In Part 2 I considered punishment for property crimes, recommending a program of systematic restitution through involuntary labor. What about violent property crimes?
Armed and strong-arm robbery come first to mind, but I would also include extortion, arson and other offenses that cause harm or the fear of harm to their victims, and real danger to first responders. The defining characteristics of these crimes are:
1.They are committed for material gain.
2.They involve physical harm or the threat of harm to someone in pursuit of #1.
In these cases I do not believe restitution through ordinary labor is sufficient. Even if we could establish a monetary value for physical harm to the victim (s), as is regularly done by insurance companies and in civil courts, additional years of ordinary work would likely have little effect on the perpetrators of such crimes. I would also not want them working side-by-side with nonviolent offenders, for the latter's sake.
I propose bringing back hard labor. Real hard labor: turning big rocks into small ones, digging holes, lifting and dragging. Doing difficult, painful labor in dangerous places. Prisoners would be compensated at minimum wage, again minus the cost of food, clothing, shelter and medical care at market prices. Their wages, as before, would go to compensate their victim's financial loss and trouble, their sentence to last until the victims are fully repaid. Their sweat, pain and exhaustion is to let them experience something like what they imposed on others. And, once again, no work means no food.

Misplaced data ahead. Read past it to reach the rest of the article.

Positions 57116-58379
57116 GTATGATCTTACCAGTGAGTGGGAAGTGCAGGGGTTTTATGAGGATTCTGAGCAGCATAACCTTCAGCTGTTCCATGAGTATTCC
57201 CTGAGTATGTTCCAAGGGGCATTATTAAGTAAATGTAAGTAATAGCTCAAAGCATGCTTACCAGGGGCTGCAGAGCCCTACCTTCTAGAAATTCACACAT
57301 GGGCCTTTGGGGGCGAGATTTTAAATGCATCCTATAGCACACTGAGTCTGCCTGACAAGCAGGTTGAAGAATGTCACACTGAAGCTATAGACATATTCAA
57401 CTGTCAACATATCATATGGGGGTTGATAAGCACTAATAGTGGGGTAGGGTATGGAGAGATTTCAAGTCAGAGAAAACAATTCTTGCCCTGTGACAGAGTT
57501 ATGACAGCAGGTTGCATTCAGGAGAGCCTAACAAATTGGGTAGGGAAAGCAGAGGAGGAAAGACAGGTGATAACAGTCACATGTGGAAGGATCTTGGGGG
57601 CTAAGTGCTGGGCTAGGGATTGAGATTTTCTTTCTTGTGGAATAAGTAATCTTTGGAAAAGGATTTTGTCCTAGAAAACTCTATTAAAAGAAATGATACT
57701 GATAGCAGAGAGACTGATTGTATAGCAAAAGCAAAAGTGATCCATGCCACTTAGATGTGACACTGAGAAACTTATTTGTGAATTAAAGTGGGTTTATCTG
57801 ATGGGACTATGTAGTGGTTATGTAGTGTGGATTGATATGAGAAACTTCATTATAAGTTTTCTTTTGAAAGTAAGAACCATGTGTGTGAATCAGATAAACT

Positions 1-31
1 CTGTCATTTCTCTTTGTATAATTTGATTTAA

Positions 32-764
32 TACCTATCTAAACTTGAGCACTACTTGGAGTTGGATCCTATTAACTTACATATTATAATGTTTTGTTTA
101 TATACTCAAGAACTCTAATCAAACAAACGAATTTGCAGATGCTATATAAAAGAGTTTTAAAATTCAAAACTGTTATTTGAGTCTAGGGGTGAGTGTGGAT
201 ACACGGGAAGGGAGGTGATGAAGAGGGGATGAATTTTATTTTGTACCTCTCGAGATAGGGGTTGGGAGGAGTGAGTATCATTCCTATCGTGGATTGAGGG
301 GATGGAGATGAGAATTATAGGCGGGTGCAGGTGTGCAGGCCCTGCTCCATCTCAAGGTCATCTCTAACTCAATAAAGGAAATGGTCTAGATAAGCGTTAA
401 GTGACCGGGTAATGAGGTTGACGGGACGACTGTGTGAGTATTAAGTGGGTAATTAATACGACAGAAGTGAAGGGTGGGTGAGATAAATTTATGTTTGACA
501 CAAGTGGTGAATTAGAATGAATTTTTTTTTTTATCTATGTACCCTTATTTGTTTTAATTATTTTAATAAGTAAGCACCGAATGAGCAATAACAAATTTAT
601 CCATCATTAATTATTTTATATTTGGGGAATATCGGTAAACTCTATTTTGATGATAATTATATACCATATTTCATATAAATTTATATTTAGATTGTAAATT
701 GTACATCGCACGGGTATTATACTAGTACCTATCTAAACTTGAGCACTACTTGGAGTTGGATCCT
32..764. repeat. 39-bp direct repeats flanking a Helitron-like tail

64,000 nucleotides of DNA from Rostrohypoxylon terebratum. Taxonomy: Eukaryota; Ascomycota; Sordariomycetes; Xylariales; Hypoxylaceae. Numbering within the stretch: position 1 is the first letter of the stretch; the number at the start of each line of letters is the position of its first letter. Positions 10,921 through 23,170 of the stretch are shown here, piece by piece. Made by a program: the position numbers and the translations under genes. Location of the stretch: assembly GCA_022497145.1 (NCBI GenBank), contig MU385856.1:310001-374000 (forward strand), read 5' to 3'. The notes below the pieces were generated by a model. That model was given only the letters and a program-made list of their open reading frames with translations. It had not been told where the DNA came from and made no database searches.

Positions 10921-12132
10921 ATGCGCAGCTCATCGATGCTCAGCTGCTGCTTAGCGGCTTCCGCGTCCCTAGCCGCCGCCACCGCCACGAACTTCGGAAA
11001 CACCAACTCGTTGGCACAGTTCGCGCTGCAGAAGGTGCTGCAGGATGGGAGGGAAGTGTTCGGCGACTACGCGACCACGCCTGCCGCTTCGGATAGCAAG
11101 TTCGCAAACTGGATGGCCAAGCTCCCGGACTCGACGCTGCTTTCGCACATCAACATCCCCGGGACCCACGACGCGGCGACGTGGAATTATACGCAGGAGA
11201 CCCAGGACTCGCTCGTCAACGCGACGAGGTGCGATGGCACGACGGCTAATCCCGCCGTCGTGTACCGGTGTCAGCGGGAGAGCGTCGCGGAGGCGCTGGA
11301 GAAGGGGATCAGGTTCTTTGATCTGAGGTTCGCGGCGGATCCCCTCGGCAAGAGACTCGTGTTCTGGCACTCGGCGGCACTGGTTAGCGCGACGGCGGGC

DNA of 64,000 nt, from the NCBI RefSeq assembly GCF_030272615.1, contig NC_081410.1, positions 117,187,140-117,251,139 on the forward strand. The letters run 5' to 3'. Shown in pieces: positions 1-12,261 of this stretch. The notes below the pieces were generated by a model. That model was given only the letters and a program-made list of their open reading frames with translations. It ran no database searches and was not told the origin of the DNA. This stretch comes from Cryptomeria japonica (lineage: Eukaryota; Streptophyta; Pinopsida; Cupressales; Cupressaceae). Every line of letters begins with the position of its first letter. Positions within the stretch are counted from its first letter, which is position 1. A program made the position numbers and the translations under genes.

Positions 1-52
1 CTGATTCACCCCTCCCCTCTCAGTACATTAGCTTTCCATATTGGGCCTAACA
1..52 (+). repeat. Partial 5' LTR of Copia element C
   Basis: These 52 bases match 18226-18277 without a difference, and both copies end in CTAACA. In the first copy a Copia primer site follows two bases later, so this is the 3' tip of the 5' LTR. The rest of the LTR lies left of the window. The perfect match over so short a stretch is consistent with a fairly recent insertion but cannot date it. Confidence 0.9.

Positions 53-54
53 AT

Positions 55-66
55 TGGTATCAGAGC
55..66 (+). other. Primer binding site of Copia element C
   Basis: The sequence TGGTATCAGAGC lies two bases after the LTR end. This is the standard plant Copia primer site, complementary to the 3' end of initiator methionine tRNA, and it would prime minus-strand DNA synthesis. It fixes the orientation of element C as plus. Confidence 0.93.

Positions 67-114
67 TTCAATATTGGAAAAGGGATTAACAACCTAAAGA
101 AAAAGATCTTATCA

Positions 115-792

One might object that causing the criminal to suffer doesn't alleviate the victim's suffering. That's true, and irrelevant. This isn't about revenge, either. I don't propose deliberately making conditions inhumane; for one thing, if we only wanted to make criminals suffer we could do it far more easily and cheaply. The idea is to make sentences for these offenses as unpleasant as humanely possible while returning at least some compensation to victims and some cost to the government.
Objections might also be made on the grounds that the prisoners could be violent toward one another or to the guards. I find it hard to care if violent people punish one another, though I'd take all possible steps to prevent the kind of anarchy that exists now. Given that their labor helps pay the cost of their imprisonment, it could possibly allow us to afford greater security for both guards and prisoners with no increase in prison budgets.
Would such a program act as a deterrent or reduce recidivism? I don't know, but I know how to find out. I do know that our current policies are ineffective in either case. If what I propose is no better (but no worse) and cheaper, we're still better off. If it's neither better nor cheaper we try something else. It's most important to evaluate our results honestly, relative to reasonable goals that put the welfare of honest, decent people ahead of that of violent predators. That alone would be a giant step forward.